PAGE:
Dr. Clarkson Freeman

Dr. Clarkson Freeman

FEBRUARY 26, 1827 - MARCH 1, 1895

Clarkson Freeman was born in Trafalgar township, Halton county, Upper Canada on February 26, 1827. His grandfather William was resident of Elizabethtown, New York until the American Revolution, in which he fought for the British and subsequently lost all of his property. The Freeman family emigrated to Canada in 1800 alongside many other United Empire Loyalists, and were granted land outside of Ancaster where they took up farming. Clarkson’s father Isaac fought under General Brock against the Americans in the War of 1812, after which he settled on a farm on concession 1, lot 16 of Trafalgar township. This was the farm where young Clarkson and his fourteen siblings grew up. Incidentally, this was also the farm that William Lyon Mckenzie, leader of the 1837 Rebellion in Upper Canada, fled across on his way to self-imposed exile in the United States.

Clarkson Freeman attended the local Common School as a young boy, but was soon withdrawn by his father who figured he would get a more useful education working on the farm. A bright and curious child, Clarkson was often seen leading a team in the fields with one hand and holding a book in the other. One hot summer day, after working in the fields, Clarkson stopped to rest under the shade of a tree and began reading as usual. His father approached him and said: “Is this the way you work? I think you might as well go to school, as you are no good on the farm.” With that, Clarkson was off to pursue his career as a learned man.

At first, Clarkson went to the Common School in Nelson and excelled at his studies. Shortly thereafter, he attended the Grammar School in Palermo where he made the six kilometer walk to and from every day. Afterwards, Clarkson made it his ambition to attend King’s College (the modern-day University of Toronto) and began to prepare. To earn money, he taught Common School in Boyne during the summer, and stayed in Toronto during the winter to receive private tutoring in classics and mathematics. When it was time to attend King’s College, Clarkson had difficult time deciding what career path to pursue. A clerical friend of him suggested that he study to enter the church, which he rejected, saying that he was not good enough to be a minister. “But you are too honest a young man to be a lawyer,” was his friend’s reply. Therefore Clarkson elected to study medicine, and became a doctor upon graduation in 1853.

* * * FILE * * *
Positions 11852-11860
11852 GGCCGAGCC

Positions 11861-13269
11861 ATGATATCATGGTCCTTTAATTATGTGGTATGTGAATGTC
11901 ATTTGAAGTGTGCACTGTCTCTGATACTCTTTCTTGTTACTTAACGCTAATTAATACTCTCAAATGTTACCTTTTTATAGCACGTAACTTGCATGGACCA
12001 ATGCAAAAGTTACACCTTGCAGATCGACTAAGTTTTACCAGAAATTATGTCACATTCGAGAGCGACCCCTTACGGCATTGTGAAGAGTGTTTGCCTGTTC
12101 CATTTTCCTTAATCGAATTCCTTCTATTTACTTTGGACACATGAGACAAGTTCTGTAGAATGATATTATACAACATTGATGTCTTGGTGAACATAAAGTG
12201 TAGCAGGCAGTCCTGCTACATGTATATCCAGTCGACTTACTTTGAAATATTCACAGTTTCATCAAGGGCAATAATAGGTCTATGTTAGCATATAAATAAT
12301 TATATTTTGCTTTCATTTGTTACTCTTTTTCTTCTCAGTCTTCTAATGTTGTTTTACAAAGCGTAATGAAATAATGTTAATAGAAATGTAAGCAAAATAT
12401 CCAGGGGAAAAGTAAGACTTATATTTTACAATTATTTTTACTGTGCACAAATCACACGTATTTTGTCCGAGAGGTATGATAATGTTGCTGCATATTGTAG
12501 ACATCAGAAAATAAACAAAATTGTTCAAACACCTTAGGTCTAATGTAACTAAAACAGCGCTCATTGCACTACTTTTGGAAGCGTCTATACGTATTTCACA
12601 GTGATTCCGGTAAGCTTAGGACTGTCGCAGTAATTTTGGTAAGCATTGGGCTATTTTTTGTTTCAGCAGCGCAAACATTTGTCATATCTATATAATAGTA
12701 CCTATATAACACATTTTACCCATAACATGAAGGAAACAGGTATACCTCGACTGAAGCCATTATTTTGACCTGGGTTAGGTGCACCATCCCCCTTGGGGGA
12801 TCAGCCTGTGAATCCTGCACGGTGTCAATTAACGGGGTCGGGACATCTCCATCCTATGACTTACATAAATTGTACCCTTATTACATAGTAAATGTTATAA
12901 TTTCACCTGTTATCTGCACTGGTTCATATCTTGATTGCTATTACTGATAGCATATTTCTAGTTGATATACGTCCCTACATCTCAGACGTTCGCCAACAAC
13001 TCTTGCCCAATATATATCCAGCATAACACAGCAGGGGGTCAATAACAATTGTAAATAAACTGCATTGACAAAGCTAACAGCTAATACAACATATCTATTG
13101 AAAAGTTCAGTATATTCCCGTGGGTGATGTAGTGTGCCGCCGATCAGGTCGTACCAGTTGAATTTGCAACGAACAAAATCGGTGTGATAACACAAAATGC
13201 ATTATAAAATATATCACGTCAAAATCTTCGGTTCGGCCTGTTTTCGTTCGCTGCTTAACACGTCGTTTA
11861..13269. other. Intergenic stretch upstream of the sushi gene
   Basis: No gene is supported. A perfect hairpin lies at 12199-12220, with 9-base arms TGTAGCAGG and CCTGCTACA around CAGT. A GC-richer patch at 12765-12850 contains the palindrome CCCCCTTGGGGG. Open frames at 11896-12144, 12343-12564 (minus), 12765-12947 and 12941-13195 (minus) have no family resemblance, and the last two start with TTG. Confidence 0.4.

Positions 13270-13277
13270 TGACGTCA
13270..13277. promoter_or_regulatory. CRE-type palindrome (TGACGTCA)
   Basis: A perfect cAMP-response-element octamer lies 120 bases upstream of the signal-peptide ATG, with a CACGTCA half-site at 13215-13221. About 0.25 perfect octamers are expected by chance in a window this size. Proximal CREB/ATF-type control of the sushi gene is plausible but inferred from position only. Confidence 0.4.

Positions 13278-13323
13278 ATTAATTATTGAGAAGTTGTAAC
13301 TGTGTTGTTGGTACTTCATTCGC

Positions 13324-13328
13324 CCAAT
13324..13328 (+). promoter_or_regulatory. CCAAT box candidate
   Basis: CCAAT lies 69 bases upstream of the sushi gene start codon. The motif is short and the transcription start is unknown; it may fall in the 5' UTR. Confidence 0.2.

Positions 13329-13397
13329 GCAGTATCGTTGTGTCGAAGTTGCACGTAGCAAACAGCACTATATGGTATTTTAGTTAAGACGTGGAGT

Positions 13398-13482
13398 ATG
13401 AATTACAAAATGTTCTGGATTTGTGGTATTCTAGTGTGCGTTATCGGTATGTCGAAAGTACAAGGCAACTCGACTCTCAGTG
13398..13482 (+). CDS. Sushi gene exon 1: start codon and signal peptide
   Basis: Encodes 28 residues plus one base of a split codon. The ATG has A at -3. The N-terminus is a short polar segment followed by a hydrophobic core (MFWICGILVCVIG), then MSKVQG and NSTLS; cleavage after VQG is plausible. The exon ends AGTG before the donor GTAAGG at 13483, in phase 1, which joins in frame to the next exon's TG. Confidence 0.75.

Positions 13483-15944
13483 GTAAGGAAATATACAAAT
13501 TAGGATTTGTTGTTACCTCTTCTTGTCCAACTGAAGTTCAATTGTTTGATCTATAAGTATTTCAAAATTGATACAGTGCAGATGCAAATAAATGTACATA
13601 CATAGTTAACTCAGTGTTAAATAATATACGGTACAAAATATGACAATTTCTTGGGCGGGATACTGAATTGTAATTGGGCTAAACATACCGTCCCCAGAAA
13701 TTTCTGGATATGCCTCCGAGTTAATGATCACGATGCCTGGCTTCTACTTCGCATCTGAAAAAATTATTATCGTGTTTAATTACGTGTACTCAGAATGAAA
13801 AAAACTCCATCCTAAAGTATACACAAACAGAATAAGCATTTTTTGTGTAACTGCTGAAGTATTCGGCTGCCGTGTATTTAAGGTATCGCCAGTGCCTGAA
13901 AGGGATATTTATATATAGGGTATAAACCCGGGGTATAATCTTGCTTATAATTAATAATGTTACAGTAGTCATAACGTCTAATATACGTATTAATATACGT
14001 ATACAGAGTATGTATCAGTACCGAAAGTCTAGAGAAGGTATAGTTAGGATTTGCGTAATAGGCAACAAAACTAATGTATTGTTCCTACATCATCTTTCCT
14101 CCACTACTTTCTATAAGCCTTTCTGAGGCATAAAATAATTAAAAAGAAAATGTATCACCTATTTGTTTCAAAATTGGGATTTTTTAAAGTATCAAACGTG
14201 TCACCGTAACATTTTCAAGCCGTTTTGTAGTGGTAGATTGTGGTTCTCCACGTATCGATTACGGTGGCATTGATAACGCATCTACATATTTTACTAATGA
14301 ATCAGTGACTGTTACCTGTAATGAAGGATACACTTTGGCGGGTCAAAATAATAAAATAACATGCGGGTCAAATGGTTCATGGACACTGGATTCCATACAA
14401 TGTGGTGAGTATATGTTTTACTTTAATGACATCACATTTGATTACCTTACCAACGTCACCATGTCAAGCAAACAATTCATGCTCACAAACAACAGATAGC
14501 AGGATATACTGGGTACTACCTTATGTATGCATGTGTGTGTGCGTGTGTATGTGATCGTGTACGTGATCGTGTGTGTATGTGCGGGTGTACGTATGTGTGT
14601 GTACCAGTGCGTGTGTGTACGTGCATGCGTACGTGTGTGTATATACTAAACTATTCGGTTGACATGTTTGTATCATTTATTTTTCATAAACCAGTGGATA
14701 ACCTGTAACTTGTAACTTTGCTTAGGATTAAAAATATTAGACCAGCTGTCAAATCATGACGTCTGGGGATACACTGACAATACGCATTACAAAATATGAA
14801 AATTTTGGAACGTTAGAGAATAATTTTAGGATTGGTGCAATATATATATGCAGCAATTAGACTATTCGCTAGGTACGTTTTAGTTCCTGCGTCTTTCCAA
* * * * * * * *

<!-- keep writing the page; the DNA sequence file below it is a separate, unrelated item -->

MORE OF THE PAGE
In 1854, Clarkson married Elizabeth Marth Cobban of Milton, Halton county. The daughter of a prominent pioneer doctor in Milton, Elizabeth helped Clarkson get started in his career. The two moved to Milton where he joined Dr. Cobban’s practice, which he then took over after his father-in-law’s death shortly thereafter. In 1860, Clarkson made the sea voyage across the Atlantic, where he learned much touring the hospitals and infirmaries of England, Ireland, Scotland, and France. Then, in 1865 Dr. Freeman returned to the land of his forefathers to volunteer his medical expertise to the Union forces during the final bloody campaign of the American Civil War. Clarkson served at the front as a surgeon in Ulysses S. Grant’s Army of the Potomac during the Richmond-Petersburg Campaign, and was there at the final defeat of the Confederacy with Robert E. Lee’s surrender at Appomattox. This was certainly a life-changing experience for Clarkson, as Grant’s army suffered well over 50,000 casualties during the harrowing final months of the war.

Dr. Freeman returned to Milton to continue his medical practice, where he remained a much valued and beloved figure among the members of the rural community. He also served as mayor of Milton from 1870-72, and in that position he was instrumental in the building of railway facilities and roads in the area. After his brief political career, Clarkson returned to his medical practice, which he was engaged in well into his late 60s. On March 1, 1895, Dr. Clarkson Freeman died of a heart attack at his home. He was 68 years old.

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